Monday, 2 July 2012


18th August 2010
Tim is late for work and is very much irritated by Christie’s pace. He normally delighted in her deliberateness but today, he is late for work.  He is also dead broke so skipping breakfast, is out of the question. If he doesn’t eat these boiled yams, his stomach would have digested itself by the time he returns from work at six pm. He feels like slapping her but restrains himself. He’ll save it for later when he knows for a fact that he’d have something to celebrate albeit with apprehension. He wolfs down the food ignoring the searing heat on his tongue. The taste of the food helps. Among Christie’s many talents, is cooking. He stops suddenly; a cold hand just ran down his spine. He looks at Christie. She is cleaning the table top cooker. The feeling passes. He swallows the last of his yam and quickly washes his hand in the washbowl beside his plate.  As usual the water is lightly soapy and warm. Christie is a fantastic house keeper. Ever since she moved in with him, his home is spotless beyond description.  People notice immediately they walk into his self contained apartment, how clean it is. The girl was created for work, even her hips which should be sexy, are the quintessential child bearing hips.  He informs her about Tinu coming to see him tomorrow.  She gives her usual complacent nod. He feels nothing about entertaining other women in his home. It is his home and he is doing Christie a favour, never mind that they have this complicated relationship. Christie seems perfect. Why does she leave him cold? In bed she is pliant and what she lacks in skill, she makes up for with a very tight vagina and a high pain threshold.  Why isn’t he in love with this girl and rushing to marry her? All through the bus ride to Obalande where he changes buses, and on to VI where his office is, he thinks about the date and Christie with growing apprehension.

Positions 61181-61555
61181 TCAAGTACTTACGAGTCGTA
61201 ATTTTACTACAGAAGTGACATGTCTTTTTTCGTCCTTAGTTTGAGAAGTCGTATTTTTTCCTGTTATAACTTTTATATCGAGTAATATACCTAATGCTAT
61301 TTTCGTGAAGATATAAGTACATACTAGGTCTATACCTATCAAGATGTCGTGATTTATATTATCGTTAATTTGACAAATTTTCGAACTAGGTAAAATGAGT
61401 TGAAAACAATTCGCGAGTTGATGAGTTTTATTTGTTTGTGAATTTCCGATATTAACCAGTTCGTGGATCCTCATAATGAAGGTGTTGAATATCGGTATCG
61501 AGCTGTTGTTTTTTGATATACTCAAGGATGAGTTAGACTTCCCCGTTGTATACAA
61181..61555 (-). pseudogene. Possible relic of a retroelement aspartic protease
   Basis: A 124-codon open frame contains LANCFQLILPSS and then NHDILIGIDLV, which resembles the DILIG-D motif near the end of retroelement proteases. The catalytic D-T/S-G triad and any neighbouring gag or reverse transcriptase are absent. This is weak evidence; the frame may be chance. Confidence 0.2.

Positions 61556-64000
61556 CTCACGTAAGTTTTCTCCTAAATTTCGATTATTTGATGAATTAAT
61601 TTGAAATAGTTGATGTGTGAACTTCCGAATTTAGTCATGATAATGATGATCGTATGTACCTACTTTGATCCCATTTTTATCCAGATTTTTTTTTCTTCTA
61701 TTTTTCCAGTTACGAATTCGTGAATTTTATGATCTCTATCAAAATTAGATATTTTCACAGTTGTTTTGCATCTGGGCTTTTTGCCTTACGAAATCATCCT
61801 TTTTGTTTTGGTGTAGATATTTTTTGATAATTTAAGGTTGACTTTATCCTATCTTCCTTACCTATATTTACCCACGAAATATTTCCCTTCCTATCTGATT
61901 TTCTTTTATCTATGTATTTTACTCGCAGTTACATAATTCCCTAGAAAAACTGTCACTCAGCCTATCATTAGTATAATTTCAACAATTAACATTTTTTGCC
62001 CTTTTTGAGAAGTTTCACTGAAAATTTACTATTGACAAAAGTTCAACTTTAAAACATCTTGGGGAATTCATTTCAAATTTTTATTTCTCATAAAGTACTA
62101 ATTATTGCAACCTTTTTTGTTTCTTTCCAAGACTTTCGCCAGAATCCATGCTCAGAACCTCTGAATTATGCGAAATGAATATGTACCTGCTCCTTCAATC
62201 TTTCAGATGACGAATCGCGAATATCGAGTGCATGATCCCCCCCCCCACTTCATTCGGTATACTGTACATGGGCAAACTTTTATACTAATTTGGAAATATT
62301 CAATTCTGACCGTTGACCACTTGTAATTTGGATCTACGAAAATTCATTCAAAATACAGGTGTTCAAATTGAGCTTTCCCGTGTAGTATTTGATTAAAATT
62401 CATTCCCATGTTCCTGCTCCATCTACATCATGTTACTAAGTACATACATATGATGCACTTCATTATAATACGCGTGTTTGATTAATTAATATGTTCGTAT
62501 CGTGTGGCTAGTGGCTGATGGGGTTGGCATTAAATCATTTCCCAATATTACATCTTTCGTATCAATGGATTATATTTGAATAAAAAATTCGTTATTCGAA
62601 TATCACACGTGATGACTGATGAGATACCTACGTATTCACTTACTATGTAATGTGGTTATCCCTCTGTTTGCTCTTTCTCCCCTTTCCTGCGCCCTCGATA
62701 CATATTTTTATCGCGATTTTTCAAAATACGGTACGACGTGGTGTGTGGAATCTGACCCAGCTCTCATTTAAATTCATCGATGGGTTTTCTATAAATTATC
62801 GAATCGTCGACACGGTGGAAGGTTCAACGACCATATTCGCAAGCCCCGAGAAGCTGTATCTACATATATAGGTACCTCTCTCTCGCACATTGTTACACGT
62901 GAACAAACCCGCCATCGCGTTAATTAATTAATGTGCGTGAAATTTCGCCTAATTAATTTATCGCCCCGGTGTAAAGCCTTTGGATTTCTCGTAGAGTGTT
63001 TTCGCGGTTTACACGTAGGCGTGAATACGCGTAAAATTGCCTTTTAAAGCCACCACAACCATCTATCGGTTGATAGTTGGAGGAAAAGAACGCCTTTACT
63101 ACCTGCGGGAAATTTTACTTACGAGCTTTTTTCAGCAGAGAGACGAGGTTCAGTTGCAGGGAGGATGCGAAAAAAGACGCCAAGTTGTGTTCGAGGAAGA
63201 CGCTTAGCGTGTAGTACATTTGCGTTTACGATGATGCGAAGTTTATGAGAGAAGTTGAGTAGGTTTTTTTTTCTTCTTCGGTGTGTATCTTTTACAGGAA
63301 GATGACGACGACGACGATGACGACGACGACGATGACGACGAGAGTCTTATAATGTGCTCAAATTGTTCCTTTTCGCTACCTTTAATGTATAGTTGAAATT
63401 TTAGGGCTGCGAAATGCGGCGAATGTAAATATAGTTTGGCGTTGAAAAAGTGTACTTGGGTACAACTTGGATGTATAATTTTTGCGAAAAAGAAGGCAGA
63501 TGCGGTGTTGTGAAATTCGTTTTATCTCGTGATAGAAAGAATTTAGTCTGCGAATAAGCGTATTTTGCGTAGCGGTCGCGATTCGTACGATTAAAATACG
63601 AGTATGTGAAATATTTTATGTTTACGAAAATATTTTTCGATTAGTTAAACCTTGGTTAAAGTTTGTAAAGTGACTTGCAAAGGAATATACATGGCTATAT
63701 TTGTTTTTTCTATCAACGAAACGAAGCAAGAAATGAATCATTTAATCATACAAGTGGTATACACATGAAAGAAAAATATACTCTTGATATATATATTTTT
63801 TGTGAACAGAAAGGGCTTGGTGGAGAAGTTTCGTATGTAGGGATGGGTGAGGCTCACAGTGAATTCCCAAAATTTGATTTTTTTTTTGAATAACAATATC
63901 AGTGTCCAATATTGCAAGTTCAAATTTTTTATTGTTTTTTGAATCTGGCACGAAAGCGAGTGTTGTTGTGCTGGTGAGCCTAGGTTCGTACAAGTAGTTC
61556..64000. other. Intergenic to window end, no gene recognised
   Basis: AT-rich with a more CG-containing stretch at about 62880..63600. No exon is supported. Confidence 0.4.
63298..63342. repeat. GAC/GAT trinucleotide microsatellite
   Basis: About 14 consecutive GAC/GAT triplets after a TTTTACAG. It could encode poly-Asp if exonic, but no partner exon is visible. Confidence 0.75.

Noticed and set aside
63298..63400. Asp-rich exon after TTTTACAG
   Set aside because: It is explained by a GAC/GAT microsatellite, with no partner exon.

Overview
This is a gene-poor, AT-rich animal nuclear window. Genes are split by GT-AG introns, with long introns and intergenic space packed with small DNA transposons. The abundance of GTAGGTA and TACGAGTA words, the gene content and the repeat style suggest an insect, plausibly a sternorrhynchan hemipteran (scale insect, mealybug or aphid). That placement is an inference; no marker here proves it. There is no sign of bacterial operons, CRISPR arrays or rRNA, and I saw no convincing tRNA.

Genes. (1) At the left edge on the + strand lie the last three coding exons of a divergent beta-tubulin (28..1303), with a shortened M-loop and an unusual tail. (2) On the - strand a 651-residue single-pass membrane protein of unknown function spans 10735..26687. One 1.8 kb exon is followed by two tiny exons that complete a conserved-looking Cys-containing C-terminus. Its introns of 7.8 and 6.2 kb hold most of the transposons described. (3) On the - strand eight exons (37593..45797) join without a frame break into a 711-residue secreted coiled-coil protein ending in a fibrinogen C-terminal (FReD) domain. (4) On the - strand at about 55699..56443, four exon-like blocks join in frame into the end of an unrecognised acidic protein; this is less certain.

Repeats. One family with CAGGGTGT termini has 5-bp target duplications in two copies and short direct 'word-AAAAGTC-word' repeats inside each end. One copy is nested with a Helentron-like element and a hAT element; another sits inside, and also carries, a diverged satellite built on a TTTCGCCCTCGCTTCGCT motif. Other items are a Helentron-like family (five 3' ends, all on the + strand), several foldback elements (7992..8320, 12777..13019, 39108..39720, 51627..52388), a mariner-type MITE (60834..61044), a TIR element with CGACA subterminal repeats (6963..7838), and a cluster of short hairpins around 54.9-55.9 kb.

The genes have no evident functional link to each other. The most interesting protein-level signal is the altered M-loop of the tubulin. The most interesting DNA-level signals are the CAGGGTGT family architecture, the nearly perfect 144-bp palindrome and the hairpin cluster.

Tuesday, 24 April 2012


It’s been a week since Osas died......committed suicide.  I’ve been steadily having nightmares; the same one every night. In my dream, I am having sex with Chudi and Osas bleeding away, is staring at us but I can’t stop, I keep going.